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When the day of Pentecost came, they were all together in one place. Suddenly a sound like the blowing of a violent wind came from heaven and filled the whole house where they were sitting. They saw what seemed to be tongues of fire that separated and came to rest on each of them. All of them were filled with the Holy Spirit and began to speak in other tongues as the Spirit enabled them.

Now there were staying in Jerusalem God-fearing Jews from every nation under heaven. When they heard this sound, a crowd came together in bewilderment, because each one heard their own language being spoken. Utterly amazed, they asked: ‘Aren’t all these who are speaking Galileans? Then how is it that each of us hears them in our native language? Parthians, Medes and Elamites; residents of Mesopotamia, Judea and Cappadocia, Pontus and Asia, Phrygia and Pamphylia, Egypt and the parts of Libya near Cyrene; visitors from Rome (both Jews and converts to Judaism); Cretans and Arabs – we hear them declaring the wonders of God in our own tongues!’ Amazed and perplexed, they asked one another, ‘What does this mean?’

ACT2:1-12 (NIV)

Basic Information

Glossolalia, or "Speaking in Tongues", is a religious practice performed primarily in Pentecostal Christian churches. The subject feels spiritual power entering himself and enters an ecstatic state in which he begins speaking in an unknown language.

The Book of Acts describes how after Jesus' Ascension, his Disciples received the Holy Spirit. The power of the Spirit gave them the confidence and the ability to preach the Gospel; but the most notable manifestation was that the disciples began speaking in foreign languages. As it happened there were many pilgrims from distant countries in Jerusalem that day who were amazed that they could understand what the disciples were speaking. (Acts 2).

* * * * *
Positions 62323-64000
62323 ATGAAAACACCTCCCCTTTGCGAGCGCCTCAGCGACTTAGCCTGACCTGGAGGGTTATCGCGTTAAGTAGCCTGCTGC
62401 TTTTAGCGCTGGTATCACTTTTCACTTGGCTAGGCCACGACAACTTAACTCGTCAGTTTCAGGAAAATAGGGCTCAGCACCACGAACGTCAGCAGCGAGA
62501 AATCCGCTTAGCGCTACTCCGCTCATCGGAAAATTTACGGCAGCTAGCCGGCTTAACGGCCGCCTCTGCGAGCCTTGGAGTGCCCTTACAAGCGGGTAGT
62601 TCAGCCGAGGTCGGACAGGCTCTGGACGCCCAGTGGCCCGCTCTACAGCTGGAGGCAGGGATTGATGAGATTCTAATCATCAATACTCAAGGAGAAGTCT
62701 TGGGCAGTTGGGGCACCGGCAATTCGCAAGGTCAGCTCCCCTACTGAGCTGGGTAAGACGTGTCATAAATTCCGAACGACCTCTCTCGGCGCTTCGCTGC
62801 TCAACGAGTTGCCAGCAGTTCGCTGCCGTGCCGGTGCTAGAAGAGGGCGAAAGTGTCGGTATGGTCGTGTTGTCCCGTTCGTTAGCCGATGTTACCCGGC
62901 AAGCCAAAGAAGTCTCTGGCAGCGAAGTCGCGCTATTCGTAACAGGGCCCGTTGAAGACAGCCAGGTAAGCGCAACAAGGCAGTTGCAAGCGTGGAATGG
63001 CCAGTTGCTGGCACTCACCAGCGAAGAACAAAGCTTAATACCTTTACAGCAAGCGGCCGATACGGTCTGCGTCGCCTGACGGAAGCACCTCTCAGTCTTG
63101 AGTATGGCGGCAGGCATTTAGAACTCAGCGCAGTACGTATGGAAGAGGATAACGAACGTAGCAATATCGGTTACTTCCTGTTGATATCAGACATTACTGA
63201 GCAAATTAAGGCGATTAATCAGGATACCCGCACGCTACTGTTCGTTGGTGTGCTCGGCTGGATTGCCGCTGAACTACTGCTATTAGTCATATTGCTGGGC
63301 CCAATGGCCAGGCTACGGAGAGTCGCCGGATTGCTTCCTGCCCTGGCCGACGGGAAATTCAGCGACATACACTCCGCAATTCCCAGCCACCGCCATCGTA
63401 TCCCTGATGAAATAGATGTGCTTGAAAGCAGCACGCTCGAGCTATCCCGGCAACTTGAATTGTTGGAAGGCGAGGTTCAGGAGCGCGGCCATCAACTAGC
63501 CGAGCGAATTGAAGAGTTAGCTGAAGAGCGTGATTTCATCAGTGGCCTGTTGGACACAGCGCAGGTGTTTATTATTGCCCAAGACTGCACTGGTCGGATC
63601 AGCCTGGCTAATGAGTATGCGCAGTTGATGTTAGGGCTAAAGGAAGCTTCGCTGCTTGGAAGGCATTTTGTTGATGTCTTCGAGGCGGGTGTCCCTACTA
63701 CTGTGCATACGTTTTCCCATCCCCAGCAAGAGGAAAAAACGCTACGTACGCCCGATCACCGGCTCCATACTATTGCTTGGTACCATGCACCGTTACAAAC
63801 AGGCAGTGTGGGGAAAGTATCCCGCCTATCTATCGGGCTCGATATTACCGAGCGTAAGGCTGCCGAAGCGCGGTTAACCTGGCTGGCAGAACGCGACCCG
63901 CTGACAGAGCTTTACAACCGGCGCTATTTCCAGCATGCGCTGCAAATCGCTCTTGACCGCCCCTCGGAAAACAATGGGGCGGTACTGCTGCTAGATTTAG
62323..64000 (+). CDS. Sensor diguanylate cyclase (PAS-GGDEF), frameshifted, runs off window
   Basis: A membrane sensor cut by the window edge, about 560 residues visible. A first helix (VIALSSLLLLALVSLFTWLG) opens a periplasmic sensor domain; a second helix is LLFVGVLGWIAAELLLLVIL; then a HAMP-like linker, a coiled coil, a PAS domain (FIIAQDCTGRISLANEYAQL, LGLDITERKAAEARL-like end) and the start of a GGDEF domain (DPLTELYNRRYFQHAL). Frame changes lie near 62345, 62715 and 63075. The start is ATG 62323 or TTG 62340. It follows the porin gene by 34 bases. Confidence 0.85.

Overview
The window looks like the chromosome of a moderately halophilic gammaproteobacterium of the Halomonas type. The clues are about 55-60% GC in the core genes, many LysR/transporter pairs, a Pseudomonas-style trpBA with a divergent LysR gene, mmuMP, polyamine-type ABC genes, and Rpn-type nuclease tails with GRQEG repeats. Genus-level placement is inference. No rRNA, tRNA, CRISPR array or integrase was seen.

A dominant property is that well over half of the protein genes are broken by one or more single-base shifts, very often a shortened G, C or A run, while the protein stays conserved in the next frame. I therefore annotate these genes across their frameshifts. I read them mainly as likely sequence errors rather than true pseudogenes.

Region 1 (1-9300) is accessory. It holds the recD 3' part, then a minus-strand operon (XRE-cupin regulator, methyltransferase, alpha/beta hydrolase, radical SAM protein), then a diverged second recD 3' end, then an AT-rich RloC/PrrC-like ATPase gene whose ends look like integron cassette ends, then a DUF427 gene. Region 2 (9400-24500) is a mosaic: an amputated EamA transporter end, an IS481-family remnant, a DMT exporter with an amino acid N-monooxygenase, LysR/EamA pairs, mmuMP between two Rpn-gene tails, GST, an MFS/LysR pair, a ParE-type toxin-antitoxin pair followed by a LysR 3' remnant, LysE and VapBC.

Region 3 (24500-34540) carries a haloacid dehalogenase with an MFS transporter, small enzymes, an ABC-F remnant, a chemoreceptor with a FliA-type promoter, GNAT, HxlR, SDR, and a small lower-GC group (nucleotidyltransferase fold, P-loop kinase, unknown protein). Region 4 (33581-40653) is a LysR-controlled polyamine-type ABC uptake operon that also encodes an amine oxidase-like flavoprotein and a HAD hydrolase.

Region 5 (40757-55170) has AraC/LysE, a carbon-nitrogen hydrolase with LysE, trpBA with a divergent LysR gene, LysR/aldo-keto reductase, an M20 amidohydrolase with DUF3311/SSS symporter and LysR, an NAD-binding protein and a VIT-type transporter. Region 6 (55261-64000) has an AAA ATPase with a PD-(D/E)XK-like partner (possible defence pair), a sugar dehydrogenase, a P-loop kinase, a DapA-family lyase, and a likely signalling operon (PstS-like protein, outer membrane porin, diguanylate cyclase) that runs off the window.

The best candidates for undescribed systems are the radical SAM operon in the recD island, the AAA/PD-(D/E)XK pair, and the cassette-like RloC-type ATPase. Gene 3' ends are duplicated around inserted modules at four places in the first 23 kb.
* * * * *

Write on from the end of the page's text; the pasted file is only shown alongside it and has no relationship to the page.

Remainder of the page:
In his First Epistle to the Corinthians, St. Paul mentions Tongues in his discussion of Gifts of the Spirit. He encourages it as a sign of the Spirit's presence, but warns that it can be overdone. Ideally, he says, it should be a personal experience between the person and God. If people are speaking in tongues in a communal setting, but no one is around who can translate what they're saying, no one gets anything out of it.

After the First Century, the Christian Church tended to downplay glossolalia, but in the early 20th Century, some American Protestant denominations, calling themselves "Pentecostal" after the events of the first Pentecost, elevated it's importance as a sign of God's presence. They increased in popularity in the 1970s and were sometimes known as the Charismatic Movement.

But what exactly is Glossolalia? There are many schools of thought.

In some cases, the person is believed to actually be speaking a different human language. In others, the unintelligible words are thought to be the Divine Language of the Spirit. Or it could just be gibberish, the brain free-associating meaningless syllables that mimic the patterns of a spoken language.